The FCA’s remit is set by legislation. In 2007, new legislation was introduced that takes parcel delivery firms out of scope of the FCA’s regulation with regard to insurance for the items they transport.
The relevant legislation concerns ‘freight forwarders’ (companies whose principal business is arranging or carrying out the transportation of goods). These companies are not carrying on a regulated activity where they:
As a result, delivery companies are unlikely to be performing a regulated activity when they sell parcel delivery cover. This also means that complaints cannot be taken to the Financial Ombudsman Service.
How firms treat claims
We asked the major courier firms, DPD (whose terms and conditions state that its DPD Local website is powered by Parcel2Go, and as such a customer’s contract is with that organisation), Hermes and DHL for some clarity on their cover offerings. Currently only DPD has responded, stating:
“All claims against this cover are treated the same whether it is in the base product or its extended cover that has been added to the service.
Customers can claim via contacting live chat or going through the help centre. The customer will be asked to provide evidence of the value of the product sent and if it’s a damaged parcel, evidence of any damage. When the claims team have the evidence, they pay the claim.”
DPD adds that the terms and conditions are on its website and customers must acknowledge they have read them and “any enhanced protection purchased is detailed as a separate line in the price breakdown. The customer also receives a confirmation email”. It insists that its help centre home page is “very clear on how to claim” and “customers who need to make a claim are taken through the online process”.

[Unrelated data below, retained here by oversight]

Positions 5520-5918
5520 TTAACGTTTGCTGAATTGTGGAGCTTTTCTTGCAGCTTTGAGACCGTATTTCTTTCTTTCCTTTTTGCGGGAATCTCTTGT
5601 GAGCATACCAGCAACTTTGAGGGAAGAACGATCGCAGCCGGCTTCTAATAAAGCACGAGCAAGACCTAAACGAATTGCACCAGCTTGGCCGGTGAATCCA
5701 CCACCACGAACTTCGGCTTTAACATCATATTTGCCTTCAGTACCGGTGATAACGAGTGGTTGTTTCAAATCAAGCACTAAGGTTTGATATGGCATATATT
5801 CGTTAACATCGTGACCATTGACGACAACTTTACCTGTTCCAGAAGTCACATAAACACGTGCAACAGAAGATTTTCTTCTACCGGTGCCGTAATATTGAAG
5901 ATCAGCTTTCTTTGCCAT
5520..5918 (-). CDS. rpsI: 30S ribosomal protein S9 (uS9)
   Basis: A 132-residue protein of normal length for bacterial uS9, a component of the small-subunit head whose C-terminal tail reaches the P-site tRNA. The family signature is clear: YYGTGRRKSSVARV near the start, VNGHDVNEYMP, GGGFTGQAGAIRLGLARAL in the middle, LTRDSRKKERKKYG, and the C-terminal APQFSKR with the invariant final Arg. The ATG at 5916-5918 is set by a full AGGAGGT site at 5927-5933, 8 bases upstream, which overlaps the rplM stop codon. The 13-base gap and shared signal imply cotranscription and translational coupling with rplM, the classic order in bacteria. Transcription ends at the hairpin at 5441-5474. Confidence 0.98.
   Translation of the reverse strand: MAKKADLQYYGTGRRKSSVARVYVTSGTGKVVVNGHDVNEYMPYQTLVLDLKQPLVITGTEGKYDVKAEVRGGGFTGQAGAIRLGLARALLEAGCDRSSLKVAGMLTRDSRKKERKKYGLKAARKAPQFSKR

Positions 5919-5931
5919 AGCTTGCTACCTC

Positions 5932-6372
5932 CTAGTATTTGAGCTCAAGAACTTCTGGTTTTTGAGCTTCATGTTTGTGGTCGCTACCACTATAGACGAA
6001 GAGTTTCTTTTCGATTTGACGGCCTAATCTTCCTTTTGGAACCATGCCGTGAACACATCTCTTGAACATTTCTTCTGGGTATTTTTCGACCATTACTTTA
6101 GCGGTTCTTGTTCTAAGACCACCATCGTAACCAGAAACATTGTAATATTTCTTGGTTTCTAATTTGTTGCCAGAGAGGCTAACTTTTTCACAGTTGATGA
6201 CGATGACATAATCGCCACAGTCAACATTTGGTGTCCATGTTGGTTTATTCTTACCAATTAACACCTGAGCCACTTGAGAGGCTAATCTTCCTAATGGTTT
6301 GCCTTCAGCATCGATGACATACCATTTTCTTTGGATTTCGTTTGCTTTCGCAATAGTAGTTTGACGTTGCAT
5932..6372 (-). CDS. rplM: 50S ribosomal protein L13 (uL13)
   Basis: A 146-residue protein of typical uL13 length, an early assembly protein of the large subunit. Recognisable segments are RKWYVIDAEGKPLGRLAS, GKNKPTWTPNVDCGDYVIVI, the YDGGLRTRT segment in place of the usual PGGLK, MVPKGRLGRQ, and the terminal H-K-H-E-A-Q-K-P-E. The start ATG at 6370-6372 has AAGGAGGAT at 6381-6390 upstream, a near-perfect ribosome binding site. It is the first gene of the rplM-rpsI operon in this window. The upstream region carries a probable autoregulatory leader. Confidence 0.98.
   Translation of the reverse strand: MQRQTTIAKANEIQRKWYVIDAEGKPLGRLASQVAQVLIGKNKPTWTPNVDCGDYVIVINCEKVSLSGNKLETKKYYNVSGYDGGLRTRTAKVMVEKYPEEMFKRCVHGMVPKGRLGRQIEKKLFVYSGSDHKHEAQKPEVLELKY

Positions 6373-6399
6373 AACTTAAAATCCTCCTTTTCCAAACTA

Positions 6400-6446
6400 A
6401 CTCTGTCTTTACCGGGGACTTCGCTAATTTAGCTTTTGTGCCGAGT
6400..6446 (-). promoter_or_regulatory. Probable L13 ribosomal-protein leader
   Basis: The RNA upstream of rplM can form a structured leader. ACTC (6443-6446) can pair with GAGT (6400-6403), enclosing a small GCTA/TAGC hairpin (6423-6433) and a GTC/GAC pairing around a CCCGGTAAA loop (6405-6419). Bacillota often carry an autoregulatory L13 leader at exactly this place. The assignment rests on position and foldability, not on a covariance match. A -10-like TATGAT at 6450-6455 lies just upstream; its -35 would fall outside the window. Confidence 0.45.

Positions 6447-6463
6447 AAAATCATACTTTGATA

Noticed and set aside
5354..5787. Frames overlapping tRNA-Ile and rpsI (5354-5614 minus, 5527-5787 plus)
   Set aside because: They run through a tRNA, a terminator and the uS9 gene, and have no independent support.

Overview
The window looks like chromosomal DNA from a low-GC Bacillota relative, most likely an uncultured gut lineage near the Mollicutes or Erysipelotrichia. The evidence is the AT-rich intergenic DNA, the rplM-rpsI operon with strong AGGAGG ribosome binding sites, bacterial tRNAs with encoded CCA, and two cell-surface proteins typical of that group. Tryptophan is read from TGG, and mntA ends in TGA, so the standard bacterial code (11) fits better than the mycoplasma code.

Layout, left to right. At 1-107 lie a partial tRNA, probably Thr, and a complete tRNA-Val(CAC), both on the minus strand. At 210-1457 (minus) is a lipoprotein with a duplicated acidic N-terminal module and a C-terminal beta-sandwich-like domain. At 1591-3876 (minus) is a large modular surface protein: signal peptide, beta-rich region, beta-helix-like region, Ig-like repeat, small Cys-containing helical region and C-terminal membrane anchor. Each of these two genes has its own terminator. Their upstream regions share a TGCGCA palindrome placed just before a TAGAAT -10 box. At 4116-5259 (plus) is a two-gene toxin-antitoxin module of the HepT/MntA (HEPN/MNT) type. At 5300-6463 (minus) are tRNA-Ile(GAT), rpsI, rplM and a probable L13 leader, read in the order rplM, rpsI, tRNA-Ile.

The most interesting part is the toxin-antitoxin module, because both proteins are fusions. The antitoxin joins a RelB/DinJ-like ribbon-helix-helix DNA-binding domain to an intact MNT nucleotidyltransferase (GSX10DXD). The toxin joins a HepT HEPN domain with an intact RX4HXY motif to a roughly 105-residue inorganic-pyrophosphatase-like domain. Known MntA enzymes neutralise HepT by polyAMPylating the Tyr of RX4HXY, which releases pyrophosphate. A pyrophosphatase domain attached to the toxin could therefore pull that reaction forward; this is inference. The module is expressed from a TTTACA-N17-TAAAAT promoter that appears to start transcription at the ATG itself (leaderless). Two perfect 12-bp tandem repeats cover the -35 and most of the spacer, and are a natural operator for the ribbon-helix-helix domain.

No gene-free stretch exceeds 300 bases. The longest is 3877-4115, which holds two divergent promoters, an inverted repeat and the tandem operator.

Lack of contact – and details
Our complaints data showed many explicitly saying that they couldn’t even contact their parcel delivery firm to make a claim. Some reported having to use an ‘online chat’ to make contact, while others simply couldn’t get hold of a human being despite having a phone number.
There were also incidences of claims being flatly rejected with no explanation – or how a customer could challenge this, while others were simply looking for answers to questions on what to do to make a claim.
A search on company websites found no clear terms and conditions upfront to cover exclusions beyond what items were or were not covered (such as type of packaging used, sizes) or what was needed to make a claim, such as photo evidence to display damage. In terms of the purchase point, often you simply enter your package size and what it contains and get a cost, which you can then choose to pay.
We believe what you’re getting upfront is not fairly or clearly spelling out and we think parcel delivery firms should be explicit to their customers before taking their money for cover that may not be worth the paper it’s (often not) written on.
Resolver CEO Alex Neill recounts her own experience of purchasing this cover to send Christmas presents, and explains how it left her with more questions than answers. But we’d like to know what your experiences have been as we will continue to explore this issue. Contact firstname.lastname@example.org if you would like to let us know what happened – and how it was dealt with. But if you want to complain – use us for free.